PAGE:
The other day, one of our favorite websites, Bleeding Cool, posted a column by Devon Sanders bemoaning the lack of black writers in comics — or more precisely at the Big Two (i.e., DC and Marvel) as well as the mid-major publishers like Dark Horse and Boom. Since its publication, the article has been making its way around the comics blogosphere and message boards sparking some much-needed conversation about the lack of diversity in comics.
The question posed is focused primarily on the lack of black comics writers, and not artists such as Shawn Martinbrough, Jamal Igle, Kyle Baker, or Rob Guillory whose mainstream comics work have all developed quite a following. In the article, Sanders says:
This is the writer’s name, the one you see above everyone else’s and when you count black writers actively working for Marvel, DC, Image, Dark Horse, etc. it comes down to less than the number of digits on Nightcrawler’s hand.
Now while the thesis of the article is the lack of black writers at the big publishers, the column’s title posited the question “Where are the New Black Comics Writers?” The answer to that particular question would be to look beyond the Big Two. Just ask our own Brandon Easton who recently received an Eisner nom for his work on the spectacular Watson and Holmes.
Today Natalie had the privilege to sit and draw with renowned Scottish cartoonist Simon Fraser. They talk about how Simon learned to draw so well and about why you should not read his upcoming project Grindhouse, a collaboration with writer Alex de Campi coming from Dark Horse.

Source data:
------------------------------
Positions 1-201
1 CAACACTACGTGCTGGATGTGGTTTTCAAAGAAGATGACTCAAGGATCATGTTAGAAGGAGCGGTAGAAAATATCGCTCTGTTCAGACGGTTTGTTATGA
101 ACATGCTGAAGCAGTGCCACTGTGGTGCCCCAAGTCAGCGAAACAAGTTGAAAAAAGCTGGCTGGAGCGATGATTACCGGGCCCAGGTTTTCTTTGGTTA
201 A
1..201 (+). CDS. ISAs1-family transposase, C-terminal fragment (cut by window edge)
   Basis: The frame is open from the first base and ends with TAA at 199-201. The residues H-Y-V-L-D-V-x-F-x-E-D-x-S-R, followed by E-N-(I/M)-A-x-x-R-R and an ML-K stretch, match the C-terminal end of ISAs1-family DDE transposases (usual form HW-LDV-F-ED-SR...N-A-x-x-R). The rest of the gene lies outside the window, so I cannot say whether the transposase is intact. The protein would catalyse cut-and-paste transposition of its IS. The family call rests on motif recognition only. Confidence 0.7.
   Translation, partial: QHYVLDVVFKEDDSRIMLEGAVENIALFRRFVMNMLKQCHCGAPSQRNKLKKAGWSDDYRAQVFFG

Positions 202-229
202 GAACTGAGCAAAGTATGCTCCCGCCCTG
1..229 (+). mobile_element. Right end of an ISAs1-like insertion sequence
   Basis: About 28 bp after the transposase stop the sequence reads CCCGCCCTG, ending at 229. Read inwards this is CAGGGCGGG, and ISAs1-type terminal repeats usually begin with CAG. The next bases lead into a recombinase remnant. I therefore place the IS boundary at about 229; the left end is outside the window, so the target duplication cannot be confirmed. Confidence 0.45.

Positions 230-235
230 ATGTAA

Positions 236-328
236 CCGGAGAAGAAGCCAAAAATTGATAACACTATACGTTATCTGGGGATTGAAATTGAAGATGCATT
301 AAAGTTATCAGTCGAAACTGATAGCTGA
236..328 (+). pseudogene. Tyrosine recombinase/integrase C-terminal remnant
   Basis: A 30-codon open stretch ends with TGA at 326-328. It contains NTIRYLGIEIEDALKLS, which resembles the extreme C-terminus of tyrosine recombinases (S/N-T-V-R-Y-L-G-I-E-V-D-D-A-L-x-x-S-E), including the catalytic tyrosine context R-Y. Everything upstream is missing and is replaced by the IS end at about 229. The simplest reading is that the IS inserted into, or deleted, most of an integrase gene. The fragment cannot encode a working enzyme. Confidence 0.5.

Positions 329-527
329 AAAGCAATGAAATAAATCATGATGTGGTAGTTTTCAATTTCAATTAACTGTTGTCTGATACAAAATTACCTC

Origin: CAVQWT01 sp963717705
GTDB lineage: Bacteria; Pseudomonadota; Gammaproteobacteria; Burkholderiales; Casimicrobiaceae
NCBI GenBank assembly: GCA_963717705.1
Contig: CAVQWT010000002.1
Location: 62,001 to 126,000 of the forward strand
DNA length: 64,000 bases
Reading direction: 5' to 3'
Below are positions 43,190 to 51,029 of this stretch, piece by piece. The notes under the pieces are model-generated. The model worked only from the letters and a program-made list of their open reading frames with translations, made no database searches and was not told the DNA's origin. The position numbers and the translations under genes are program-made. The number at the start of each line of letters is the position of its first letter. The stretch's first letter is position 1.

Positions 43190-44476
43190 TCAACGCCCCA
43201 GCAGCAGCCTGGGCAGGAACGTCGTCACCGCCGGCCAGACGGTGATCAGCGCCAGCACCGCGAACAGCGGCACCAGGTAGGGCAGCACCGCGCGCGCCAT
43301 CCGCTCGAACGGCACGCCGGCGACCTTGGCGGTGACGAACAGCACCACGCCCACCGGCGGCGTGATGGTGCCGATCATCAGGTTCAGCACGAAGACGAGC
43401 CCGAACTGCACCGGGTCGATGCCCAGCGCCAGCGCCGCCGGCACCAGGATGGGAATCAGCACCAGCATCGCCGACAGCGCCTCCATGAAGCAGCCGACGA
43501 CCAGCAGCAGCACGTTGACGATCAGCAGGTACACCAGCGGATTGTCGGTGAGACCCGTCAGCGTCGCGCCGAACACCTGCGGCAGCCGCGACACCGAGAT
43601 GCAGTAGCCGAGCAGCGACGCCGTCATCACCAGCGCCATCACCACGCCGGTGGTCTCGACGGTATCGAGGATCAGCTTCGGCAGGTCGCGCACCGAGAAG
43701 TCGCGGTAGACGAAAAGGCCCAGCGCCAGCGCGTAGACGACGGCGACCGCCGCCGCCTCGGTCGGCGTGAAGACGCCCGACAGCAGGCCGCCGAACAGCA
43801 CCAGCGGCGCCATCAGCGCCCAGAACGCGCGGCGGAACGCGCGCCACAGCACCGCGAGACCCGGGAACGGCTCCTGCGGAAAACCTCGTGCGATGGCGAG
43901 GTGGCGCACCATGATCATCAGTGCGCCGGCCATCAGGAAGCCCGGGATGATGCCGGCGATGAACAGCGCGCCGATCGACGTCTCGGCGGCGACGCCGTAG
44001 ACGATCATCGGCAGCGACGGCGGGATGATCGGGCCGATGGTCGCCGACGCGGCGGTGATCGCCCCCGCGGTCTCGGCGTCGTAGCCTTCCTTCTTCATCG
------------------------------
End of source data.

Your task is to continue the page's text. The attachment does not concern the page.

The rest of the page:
Check out the episode after the jump!
It seems like every day I read something, somewhere, about the lack of diversity in comics (not to mention various other pop culture mediums). Sometimes these pieces focus on gender, other times on people of color, and sometimes both. At the recent Image Expo, sixteen comic creators took the stage, with only two being women, and none being of color, and in the aftermath we are once again having this conversation. (Read about it here on Bleeding Cool.) To be absolutely clear, this lack of representation in the creative forces that produce comics is problematic. There needs to be greater diversity on many levels when it comes to comics, both on the creative side, and within the stories that are being produced. But that is only one problem, and not the problem I want to address.
The penultimate issue of Justin Aclin and Nicolas Selma’s Dark Horse mini-series S.H.O.O.T. First is in comic shops across the country today. If you haven’t already, we suggest you stop by your local shop and pick up issues #1 and #2 because this is one of the best books on the racks today.
Justin has been a great friend to the Nerds of Color during our short existence. Check out Keith’s thoughts on the first issue in the series and after the jump, watch the special episode of Hard NOC Life in which Keith and Justin have a one-on-one conversation about the book’s secret origins.